Hackers last week managed to break into the system that controls servers and internet access at the Bernalillo County Jail in Southwest New Mexico. The attack even briefly disabled the automatic doors of the penitentiary, forcing staff to open and lock each gate manually when prisoners went to the shower or for a walk.
“The lack of video surveillance causes real concern for the safety of staff and detainees” when the latter are out of their cells, reads a document sent to a local court on January 6. Consequently, “the detainees are temporarily confined to their cells” and deprived of activities, the only exception mentioned being related to possible medical care.
Other targeted public services
The ransomware attack not only targeted the jail but many other utilities in New Mexico’s most populous Bernalillo County, in the Albuquerque area.
In a press release dated January 10, the county explained to its citizens that it was still affected by “computer problems” resulting from this attack, preventing for example the delivery of marriage certificates, the registration on the electoral roll or the registration of real estate transactions. Asked by AFP, local authorities did not react on Wednesday afternoon. No details were released as to the identity of the hackers or the nature of their requests.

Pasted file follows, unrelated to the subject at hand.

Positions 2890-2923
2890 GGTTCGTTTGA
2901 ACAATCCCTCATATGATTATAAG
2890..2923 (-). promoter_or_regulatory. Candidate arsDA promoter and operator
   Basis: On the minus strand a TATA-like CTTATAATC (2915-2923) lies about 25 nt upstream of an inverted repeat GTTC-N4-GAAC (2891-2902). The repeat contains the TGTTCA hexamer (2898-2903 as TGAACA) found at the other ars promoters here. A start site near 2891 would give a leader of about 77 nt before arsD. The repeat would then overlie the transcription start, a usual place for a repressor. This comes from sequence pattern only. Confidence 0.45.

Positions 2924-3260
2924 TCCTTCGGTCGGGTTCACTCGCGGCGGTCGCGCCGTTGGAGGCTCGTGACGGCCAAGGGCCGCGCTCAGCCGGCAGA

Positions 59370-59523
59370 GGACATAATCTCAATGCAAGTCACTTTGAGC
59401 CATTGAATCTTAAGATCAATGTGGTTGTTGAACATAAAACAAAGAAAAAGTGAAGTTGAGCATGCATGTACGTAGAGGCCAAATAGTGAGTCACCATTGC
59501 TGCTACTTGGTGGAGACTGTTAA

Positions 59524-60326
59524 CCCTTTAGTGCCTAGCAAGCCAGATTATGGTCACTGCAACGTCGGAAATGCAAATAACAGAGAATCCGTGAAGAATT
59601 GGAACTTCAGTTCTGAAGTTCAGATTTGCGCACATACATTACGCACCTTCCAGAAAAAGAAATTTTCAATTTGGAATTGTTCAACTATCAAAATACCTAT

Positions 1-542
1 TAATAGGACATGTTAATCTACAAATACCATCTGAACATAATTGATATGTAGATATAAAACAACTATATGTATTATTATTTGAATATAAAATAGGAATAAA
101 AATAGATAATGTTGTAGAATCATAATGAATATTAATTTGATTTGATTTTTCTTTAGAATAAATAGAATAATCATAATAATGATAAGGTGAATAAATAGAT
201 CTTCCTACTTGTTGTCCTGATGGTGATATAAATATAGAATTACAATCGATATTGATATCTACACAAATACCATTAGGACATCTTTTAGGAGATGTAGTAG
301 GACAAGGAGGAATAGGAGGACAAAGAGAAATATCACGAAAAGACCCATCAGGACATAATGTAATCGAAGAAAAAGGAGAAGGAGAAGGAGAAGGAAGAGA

A ransomware attack involves hackers breaking into an entity’s computer network and then locking down the data. The authors then ask those in charge of that company, organization or administration to pay a ransom, most often in the form of cryptocurrency, in exchange for the unlocking.
According to a report by the US Department of the Treasury, some $ 590 million in ransoms linked to such attacks were reported in the first half of 2021 alone by financial institutions operating in the United States. This figure was 42% higher than the amount reported for the whole of 2020, which illustrates the acceleration of the phenomenon.